On May 7, 2015, the California Supreme Court unanimously ruled that reverse payment (AKA “pay-for-delay”) Hatch-Waxman patent litigation settlements may be challenged under California state antitrust law. The highest court in California overturned the lower courts’ rulings to contrary, setting the stage for Cipro® (ciprofloxacin hydrochloride) purchasers to pursue their claims against Barr Laboratories Inc., Hoechst-Marion Roussel Inc., The Rugby Group Inc., and Watson Pharmaceuticals Inc. Interestingly, the manufacturer of Cipro®, Bayer is not named in the case, because it already settled with plaintiffs shortly before the U.S. Supreme Court ruled in FTC v. Actavis. The settlement involves a cash payment of nearly $400 million to Barr to delay launching its generic version prior to 180-days before the key patent expired. At the time this settlement was reached, the Federal Trade Commission (FTC) was not required to review Hatch-Waxman settlements for their potential anticompetitive effect.
The Court concluded that a third-party plaintiff challenging a reverse payment patent settlement must show four elements:
the settlement includes a limit on the settling generic challenger’s entry into the market, the settlement includes cash or equivalent financial consideration flowing from the brand to the generic challenger; and the consideration exceeds the value of goods and services other than any delay in market entry provided by the generic challenger to the brand, as well as the brand’s expected remaining litigation costs absent settlement.
Once these elements are met in a prima facie case, the defendants may come forward with additional justifications to demonstrate the settlement agreement nevertheless is procompetitive. If the plaintiff can dispel those justifications, they have carried their burden of demonstrating the settlement is an unreasonable restraint of trade under the Cartwright Act, the Court further concluded.
While the Court found that Actavis “is not dispositive on matters of state law,” it also found that California’s state antitrust law was “fully compatible” with federal antitrust law, which permitted the Court to adopt much of the U.S. Supreme Court’s reasoning in Actavis. At the same time, the California Supreme Court provided some elaboration for unanswered questions in Actavis. For example, the test includes “or equivalent financial consideration,” where the Court explained:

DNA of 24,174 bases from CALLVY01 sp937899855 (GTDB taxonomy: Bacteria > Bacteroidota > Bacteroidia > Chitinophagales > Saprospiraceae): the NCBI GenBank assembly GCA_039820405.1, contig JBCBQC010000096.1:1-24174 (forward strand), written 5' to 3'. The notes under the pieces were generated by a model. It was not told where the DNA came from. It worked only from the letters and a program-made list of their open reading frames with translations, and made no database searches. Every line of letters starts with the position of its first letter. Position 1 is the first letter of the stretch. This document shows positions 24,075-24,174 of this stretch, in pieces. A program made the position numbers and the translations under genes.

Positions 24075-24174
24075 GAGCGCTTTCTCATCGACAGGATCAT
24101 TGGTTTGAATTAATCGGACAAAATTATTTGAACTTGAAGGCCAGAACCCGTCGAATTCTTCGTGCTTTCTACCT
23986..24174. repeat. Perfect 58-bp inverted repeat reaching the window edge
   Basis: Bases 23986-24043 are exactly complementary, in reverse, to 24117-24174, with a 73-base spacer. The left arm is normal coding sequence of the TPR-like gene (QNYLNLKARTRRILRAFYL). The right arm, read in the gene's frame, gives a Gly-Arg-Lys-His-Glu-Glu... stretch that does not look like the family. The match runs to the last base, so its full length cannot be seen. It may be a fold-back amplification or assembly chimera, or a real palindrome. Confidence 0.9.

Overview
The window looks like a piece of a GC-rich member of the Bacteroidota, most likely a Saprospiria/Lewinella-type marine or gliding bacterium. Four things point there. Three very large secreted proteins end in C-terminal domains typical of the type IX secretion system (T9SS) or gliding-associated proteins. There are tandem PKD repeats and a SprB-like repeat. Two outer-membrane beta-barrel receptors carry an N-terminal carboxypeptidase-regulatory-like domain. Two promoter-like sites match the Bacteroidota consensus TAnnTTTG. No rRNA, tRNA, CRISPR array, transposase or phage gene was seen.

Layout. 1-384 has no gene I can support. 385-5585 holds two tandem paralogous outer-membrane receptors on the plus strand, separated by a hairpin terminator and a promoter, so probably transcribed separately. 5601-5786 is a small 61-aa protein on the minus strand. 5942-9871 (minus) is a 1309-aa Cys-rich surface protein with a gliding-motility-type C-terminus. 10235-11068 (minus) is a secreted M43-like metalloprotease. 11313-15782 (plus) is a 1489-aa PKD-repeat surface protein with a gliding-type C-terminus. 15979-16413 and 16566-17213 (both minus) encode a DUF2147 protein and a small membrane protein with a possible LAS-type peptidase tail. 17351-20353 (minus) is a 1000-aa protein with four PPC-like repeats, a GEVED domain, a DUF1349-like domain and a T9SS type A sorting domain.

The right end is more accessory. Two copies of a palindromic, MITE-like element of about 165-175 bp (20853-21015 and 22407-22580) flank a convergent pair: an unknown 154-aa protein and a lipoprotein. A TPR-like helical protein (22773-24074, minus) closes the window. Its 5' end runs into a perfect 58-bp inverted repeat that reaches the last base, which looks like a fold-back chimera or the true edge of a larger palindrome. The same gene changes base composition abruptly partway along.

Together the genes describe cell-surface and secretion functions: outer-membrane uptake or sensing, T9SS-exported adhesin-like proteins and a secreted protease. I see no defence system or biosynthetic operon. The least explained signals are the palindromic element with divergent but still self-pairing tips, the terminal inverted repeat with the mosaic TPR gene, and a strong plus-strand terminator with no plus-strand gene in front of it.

A side agreement involving difficult-to-value assets might conceivably be added to a patent settlement to provide cover for the purchase of additional freedom from competition. . . .This court long ago established that side deals should not be permitted to serve as fig leaves for agreements to eliminate competition.
At the same time, however, the Court noted that some cash payments may be permitted in Hatch-Waxman settlements:
Parties can still use financial considerations to bridge small gaps arising from differing subjective perceptions on their probabilities of success in litigation; what they cannot do is use money to bridge their differences over the point where competitive entry is economically desirable, for that gap is not one antitrust law permits would-be competitors to bridge by agreement.”
In sum, the ruling did not appear to impose a more stringent standard than Actavis. At the same time, it may encourage other state attorneys general to bring additional reverse payment cases on behalf of consumers under their own antitrust laws, even for cases not involving only money payments for delayed market entry.